decimal.
• Adding the numbers gives 11011:

• 1 1 01
• + 1110
1 1 01 1

• Dropping the carry out (1) leaves us with the answer,
1011 (-5).
Why does this work?
• For n-bit numbers, the negation of B in two’s complement is 2n - B
(this is one of the alternative ways of negating a two’s-
complement number).
 A - B = A + (-B)

= A + (2n - B)

= (A - B) + 2n
• If A  B, then (A - B) is a positive number, and 2n represents a carry
out of 1. Discarding this carry out is equivalent to subtracting 2n,
which leaves us with the desired result (A - B).
• If A  B, then (A - B) is a negative number and we have 2n - (A - B).
This corresponds to the desired result, -(A - B), in two’s
complement form.
Comparing the signed number systems
Decimal S.M. 1’s comp. 2’s comp.
• Here are all the 4-bit 7 0111 0111 0111
6 0110 0110 0110
numbers in the 5 0101 0101 0101
different systems. 4 0100 0100 0100
3 0011 0011 0011
• Positive numbers are the 2 0010 0010 0010
same in all three 1 0001 0001 0001
0 0000 0000 0000
representations. -0 1000 1111 —
• Signed magnitude and -1
-2
1001
1010
1110
1101
1111
1110
one’s complement -3 1011 1100 1101
have two ways of -4 1100 1011 1100
-5 1101 1010 1011
representing 0. This -6 1110 1001 1010
makes things more -7 1111 1000 1001
-8 — — 1000
complicated.
• Two’s complement has asymmetric
ranges; there is one more negative
number than positive number. Here, you
can represent -8 but not +8.
• However, two’s complement is preferred
because it has only one 0, and its
addition algorithm is the simplest.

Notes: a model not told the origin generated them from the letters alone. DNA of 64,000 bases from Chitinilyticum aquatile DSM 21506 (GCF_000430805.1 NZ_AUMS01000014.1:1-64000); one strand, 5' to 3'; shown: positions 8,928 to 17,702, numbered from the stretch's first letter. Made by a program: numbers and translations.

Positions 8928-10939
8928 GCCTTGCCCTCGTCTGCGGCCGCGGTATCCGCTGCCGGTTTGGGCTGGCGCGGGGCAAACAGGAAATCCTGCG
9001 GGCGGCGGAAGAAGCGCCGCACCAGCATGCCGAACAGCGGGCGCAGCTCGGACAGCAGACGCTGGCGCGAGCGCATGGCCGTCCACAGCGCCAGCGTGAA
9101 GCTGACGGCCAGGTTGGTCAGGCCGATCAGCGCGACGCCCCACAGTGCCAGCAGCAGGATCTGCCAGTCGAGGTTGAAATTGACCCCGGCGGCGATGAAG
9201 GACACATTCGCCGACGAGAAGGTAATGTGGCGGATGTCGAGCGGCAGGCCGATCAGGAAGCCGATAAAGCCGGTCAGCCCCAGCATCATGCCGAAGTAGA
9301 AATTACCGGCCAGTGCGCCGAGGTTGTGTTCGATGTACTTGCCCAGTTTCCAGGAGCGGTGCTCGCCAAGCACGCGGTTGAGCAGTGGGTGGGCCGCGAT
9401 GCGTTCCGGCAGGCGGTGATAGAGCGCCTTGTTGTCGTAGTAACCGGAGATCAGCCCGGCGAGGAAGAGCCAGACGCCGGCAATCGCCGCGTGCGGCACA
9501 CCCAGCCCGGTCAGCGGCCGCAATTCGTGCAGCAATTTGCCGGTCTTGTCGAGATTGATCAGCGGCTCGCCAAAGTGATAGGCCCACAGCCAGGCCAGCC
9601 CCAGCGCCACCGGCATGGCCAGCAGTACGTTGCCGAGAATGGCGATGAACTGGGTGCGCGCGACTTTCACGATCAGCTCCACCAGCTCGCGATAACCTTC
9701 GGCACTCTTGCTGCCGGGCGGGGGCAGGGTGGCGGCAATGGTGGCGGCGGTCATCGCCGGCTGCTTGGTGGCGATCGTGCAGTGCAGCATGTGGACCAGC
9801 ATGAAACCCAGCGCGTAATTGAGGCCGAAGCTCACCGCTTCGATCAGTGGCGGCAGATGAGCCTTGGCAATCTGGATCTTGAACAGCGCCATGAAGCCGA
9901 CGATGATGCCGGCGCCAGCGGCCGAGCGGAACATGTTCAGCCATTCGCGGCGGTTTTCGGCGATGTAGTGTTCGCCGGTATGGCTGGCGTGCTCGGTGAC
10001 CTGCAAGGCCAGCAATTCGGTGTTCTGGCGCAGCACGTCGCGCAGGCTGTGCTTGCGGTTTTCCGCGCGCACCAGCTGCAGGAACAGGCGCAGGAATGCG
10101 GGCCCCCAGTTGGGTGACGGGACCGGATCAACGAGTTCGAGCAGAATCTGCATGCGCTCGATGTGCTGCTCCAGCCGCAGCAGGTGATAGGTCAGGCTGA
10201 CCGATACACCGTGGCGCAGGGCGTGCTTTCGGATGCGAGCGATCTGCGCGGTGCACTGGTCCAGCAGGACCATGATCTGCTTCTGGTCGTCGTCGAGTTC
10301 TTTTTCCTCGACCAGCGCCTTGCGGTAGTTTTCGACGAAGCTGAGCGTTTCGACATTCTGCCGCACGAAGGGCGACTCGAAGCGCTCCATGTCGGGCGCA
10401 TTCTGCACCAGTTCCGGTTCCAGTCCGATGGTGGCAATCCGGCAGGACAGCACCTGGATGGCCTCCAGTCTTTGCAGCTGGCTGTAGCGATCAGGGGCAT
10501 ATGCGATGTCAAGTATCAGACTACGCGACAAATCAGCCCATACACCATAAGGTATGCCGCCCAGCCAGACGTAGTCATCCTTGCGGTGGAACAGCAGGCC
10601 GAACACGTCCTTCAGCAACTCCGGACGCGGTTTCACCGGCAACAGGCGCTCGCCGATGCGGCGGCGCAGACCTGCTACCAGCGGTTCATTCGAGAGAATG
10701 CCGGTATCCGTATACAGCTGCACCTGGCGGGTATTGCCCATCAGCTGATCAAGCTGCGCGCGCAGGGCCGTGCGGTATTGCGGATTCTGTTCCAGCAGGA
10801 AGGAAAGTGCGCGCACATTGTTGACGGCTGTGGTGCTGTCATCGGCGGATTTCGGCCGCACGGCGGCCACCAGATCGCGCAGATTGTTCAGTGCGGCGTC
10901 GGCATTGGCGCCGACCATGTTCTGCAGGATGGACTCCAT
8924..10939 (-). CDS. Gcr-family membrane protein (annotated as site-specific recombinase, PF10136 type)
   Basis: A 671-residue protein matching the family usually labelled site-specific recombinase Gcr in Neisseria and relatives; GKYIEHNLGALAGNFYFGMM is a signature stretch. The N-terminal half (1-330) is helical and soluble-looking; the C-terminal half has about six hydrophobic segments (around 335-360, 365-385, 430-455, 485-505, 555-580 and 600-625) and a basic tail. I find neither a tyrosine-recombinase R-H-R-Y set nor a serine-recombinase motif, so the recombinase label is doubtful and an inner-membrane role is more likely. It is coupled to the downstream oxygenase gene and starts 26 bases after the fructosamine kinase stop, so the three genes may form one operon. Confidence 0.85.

Ranges of the signed number
systems
• How many negative and positive numbers
can be represented in each of the
different systems on the previous page?



• Signed One’s Two’s

• Smallest Unsigned
0000 (0)
Magnitude
1111 (-7)
complement complement
1000 (-7) 1000 (-8)
• Largest 1111 (15) 0111 (+7) 0111 (+7) 0111 (+7)
• In general, with n-bit numbers including
the sign, the ranges are:



Converting signed numbers to
decimal
• Convert 110101 to decimal, assuming this
is a number in:

 (a) signed magnitude format

 (b) ones’ complement

 (c) two’s complement



Example solution
• Convert 110101 to decimal, assuming this is a number in:
 Since the sign bit is 1, this is a negative number. The easiest way
to find the magnitude is to convert it to a positive number.
 (a) signed magnitude format
 Negating the original number, 110101, gives 010101, which is
+21 in decimal. So 110101 must represent -21.
 (b) ones’ complement
 Negating 110101 in ones’ complement yields 001010 = +1010 ,
so the original number must have been -1010 .

(c) two’s complement

 Negating 110101 in two’s complement


gives 001011 = 1110 , which means 110101 =
-1110 .